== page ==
Past your mid-teens, skull motifs tend to lose their edge. Once you’ve swapped out your My Chemical Romance albums for James Morrison’s Greatest Hits, studding your outfit with skulls just screams Peter Pan syndrome gone emo. That doesn’t mean the macabre sigil has become completely unwearable — subtlety is key, and few things are more stylishly subtle than details on a luxury watch.
From understated skeletal embellishments to meticulously crafted timepieces that act as a reminder of mortality, skull watches are an intriguing accessory that can make nostalgia sexy again. To get you started, we present our favourite luxury skull watches.
As the latest addition to the famed Bell & Ross BR01 skull range, the Burning Skull is the most aesthetically intricate of the trio. Akin to its predecessors, the Burning Skull features a Jolly Rancher talisman housed in a square case. The skull was the symbol of American parachutists during WWII, this time embossed on the watch face for a more dynamic look. Dagger and sword watch hands complete the militant vibe of the watch. Bell & Ross also pulls inspiration from the world of tribal tattooing — the entirety of the watch’s case and back is engraved by hand with tattoo designs, marking this as a truly provocative timepiece. It is limited to 500 pieces worldwide.
Fiona Krüger’s version of the skull watch doubles up as an artistic statement on time and mortality. Inspired by Mary, Queen of Scots’ skull watch, as well as the intricate sugar skulls of Día de Los Muertos, Krüger’s Petit Skull timepieces are extremely exclusive — each watch is completed with a hand-crafted leather strap, and is limited to 18 pieces worldwide. Completely handmade in Switzerland, the watches are fully skeletonised with a customised guilloché oscillating mass, and powered by a mechanical automatic TechnoTime movement.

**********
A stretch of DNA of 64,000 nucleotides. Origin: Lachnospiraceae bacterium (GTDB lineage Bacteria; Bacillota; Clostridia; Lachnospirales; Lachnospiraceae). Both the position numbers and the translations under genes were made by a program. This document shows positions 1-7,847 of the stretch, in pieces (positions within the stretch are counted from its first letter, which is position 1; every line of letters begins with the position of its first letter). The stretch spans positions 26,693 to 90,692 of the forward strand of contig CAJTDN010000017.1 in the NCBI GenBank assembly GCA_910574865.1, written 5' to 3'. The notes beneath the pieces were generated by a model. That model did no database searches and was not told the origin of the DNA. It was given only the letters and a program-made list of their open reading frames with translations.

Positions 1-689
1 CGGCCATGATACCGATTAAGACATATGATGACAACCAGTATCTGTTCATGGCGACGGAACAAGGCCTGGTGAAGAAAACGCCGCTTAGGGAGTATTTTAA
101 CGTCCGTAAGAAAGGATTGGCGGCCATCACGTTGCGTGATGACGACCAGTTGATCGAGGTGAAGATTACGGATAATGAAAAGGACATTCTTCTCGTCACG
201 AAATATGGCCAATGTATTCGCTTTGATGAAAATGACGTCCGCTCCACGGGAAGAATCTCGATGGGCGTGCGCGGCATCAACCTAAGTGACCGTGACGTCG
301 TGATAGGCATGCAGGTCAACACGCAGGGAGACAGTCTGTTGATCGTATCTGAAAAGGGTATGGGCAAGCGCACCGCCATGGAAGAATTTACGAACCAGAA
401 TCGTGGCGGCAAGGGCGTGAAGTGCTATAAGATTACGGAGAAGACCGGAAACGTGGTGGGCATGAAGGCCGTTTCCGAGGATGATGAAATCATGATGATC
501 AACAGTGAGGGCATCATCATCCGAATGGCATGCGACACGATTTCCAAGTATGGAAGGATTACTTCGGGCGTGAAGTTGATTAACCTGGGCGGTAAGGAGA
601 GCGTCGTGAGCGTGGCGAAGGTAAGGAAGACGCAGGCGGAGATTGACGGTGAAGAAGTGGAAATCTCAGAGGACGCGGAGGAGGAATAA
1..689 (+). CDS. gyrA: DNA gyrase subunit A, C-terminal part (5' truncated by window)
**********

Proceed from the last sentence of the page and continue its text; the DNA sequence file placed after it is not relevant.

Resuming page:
Instead of taking the ostentatious route and letting the skull head take centre stage, Hublot’s Classic Fusion Tourbillon Skull lets the body do the talking. The skeletonised movement is accented with tourbillon bridges moulded to look like human bones, and a skull-shaped barret, all appearing three-dimensional thanks to an intricate laser process. The 45mm ceramized aluminium case is given added edge with a weathered, microblasted bezel, and finished with a black rubberised strap bearing alligator skin details. Hublot’s rendition of the skull watch is rock n’roll gone luxury, and we dig it.
It’s been four years since HYT burst into the luxury watches, and the boutique watch label has since made skull watches cool again. It isn’t just the badassery that the Iron Man-esque skull face with hand-engraved Maori tattoo-inspired ornamentation emanates, or it’s daunting 51mm case size. The watch utilises liquid to tell time. Red liquid circumnavigates the watch face through a capillary, notifying the wearer of time by the hour. It makes for an incredibly challenging bit of watchmaking technology, given factors of pressure and consistency. The end result is worth the development stress — the HYT Skull Maori is a stunningly unique, masculine watch. Just don’t blame it for being late to your meetings.
Launched in 2012, the RM 052 Tourbillon Skull is a jaw-dropping horological statement with its US$500,000 price tag. Richard Mille’s signature, steampunk pillow-shaped case houses a skull baseplate that is constructed from grade 5 titanium — a material commonly used in aerospace, aeronautical and automobile constructuon . The skull isn’t just a pretty focal point, but fully integrated into the watch’s movement. The upper and lower jaws hold the ruby of the tourbillon cage, the four bridges are arranged in a skull-and-crossbones manner, where the back of the skull forms the bridge’s centre. Limited to 21 pieces, the RM 052 is a sleek skull watch for true purveyors of luxury watches.